The 1950s were a time of pretty and wearable clothing styles but also of classic dramatic affects. Popular colours ranged widely from neutral and sherbet tones to dramatic bold colours and classic black and white. This diversity of style and abundance of colour makes the 1950s a fascinating period of fashion history.
Casual clothing in the 1950s often featured neutral colours. This lent the decade's casual styles an air of classic simplicity. Neutral colours were often worn in solids rather than patterned prints. Though colours like navy, brown and grey could be found in both solid and print styles, floral prints were particularly popular. Floral prints tended towards the pretty rather than the garish and could be made in both bright and neutral colours.
Evening wear could often feature bold colours like peacock blue and hot pink. Velvet also became fashionable in the 1950s and might be seen in deeper colours like violet or black. Like casual clothing, evening wear might feature a classic solid or pretty floral print. Evening wear also began to feature sheer fabrics which had colour schemes of their own.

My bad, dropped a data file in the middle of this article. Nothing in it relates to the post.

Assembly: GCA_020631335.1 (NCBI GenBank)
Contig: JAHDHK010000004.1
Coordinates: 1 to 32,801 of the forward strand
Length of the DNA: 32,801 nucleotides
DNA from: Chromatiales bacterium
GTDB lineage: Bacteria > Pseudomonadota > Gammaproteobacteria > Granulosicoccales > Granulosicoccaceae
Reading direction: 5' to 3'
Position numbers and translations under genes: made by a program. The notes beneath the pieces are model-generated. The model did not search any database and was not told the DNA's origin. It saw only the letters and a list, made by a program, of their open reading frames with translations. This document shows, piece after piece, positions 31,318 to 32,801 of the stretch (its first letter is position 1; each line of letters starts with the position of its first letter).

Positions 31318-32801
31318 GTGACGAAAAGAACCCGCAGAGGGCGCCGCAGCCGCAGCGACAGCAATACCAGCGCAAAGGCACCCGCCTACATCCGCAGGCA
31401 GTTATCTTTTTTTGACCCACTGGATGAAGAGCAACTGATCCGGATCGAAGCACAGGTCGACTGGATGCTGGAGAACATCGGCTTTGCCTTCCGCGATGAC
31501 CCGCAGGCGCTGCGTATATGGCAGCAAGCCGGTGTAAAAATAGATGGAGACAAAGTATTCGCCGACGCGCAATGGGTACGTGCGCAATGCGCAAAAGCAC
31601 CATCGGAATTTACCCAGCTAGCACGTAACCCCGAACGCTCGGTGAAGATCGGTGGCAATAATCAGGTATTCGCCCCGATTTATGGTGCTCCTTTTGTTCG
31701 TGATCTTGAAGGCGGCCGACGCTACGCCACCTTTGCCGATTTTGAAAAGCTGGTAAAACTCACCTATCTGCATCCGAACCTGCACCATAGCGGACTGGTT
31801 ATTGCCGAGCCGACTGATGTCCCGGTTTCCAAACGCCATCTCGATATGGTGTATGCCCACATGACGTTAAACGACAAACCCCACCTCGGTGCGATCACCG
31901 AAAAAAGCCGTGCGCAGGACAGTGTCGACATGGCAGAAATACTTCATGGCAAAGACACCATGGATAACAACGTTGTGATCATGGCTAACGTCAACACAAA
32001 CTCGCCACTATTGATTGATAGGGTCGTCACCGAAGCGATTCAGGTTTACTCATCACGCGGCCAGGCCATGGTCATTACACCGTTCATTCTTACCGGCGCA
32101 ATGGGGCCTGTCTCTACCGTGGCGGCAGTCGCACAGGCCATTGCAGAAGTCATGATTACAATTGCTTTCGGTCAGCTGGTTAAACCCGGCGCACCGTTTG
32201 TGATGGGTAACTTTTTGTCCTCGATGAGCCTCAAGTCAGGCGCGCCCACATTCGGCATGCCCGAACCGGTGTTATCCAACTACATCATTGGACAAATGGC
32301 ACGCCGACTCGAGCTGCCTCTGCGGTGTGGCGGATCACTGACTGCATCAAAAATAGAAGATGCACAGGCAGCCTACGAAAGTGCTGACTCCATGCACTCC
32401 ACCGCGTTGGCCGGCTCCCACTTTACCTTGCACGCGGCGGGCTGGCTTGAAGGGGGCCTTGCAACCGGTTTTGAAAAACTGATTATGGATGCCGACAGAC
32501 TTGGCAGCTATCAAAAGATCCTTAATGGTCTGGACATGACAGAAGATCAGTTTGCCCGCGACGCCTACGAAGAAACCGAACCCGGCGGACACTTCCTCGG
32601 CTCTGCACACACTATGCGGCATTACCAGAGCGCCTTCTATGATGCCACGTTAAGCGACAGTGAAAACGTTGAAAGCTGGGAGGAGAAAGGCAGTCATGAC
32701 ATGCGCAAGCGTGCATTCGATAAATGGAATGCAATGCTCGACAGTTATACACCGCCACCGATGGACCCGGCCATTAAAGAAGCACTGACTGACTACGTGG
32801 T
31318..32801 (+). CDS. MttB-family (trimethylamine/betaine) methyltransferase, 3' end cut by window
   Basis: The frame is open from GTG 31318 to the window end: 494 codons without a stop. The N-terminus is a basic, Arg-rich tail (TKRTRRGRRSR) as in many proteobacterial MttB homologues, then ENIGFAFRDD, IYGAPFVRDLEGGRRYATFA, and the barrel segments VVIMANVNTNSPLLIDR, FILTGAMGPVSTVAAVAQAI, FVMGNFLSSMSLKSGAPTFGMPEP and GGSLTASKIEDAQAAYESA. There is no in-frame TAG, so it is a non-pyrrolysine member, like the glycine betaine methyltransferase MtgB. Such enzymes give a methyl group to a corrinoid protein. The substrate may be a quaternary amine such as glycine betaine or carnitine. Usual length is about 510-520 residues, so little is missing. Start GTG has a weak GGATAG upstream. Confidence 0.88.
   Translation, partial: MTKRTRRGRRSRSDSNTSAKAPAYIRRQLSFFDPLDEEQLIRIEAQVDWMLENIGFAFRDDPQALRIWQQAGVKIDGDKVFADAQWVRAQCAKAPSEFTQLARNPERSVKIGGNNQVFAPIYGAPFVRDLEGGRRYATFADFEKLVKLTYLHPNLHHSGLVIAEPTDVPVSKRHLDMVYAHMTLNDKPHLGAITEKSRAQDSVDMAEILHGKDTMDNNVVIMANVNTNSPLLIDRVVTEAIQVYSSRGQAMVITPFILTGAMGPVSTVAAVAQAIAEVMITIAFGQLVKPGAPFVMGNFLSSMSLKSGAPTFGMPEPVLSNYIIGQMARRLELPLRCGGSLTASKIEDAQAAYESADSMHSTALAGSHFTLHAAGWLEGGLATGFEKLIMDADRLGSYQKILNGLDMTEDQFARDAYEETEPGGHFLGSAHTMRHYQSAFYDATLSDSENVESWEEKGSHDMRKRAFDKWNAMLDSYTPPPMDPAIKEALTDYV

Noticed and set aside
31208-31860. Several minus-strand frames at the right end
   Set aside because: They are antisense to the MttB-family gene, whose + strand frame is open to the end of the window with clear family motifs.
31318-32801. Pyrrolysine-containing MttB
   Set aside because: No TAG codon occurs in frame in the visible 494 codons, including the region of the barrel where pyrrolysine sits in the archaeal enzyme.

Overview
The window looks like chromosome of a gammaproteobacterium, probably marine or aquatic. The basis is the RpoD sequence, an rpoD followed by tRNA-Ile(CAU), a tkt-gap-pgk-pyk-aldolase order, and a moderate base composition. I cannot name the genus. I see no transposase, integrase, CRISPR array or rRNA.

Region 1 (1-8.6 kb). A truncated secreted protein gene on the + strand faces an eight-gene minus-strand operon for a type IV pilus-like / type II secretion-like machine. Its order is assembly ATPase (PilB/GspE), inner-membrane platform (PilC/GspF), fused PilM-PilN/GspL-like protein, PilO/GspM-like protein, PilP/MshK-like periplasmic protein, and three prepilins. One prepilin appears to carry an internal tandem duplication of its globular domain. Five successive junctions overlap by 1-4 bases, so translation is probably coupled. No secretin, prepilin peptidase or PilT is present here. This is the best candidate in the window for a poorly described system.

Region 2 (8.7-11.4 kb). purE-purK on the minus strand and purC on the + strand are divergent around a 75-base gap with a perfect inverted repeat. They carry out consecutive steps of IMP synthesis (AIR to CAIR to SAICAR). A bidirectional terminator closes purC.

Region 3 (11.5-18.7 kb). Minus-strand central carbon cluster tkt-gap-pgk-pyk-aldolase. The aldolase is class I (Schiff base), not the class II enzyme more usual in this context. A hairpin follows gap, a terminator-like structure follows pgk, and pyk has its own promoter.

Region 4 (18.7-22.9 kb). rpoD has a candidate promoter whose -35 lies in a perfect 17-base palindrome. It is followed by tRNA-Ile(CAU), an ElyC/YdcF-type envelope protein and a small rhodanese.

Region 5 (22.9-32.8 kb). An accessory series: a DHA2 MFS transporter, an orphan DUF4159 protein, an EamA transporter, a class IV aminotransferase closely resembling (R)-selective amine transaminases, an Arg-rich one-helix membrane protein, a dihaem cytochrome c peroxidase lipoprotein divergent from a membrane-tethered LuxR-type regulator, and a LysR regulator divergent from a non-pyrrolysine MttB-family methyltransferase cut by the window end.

Sheer dresses worn over a flesh coloured slip also became popular in the 1950s. These sheer dresses, though daring in sty, were often made in pale pretty colours like white and sherbet tones. For evening, sheer dresses could also be seen in a wide spectrum of grey colours. These greys could range from a dark charcoal to a light and wispy hue of mist.
Black and White
Black and white colour coordinated outfits were very popular in the early fifties. One particularly fashionable way to implement this colour scheme was to wear a black outfit with white accessories or a white outfit with black accessories. This method of accessorising emphasised the contrasts of the colours and created a bold yet neatly classic statement. Black and white could be seen in all seasons and during both evening and day.
Also in the early fifties, Spanish styles began to influence clothing style and colours. Rich colours like yellow and ruby red became popular and were worn in skirts, blouses and dresses for both day and evening. Like white clothing, these bright colours were often worn with black accessories or accents. This served to ground the colours while also accentuating them for a particularly dramatic and sophisticated affect.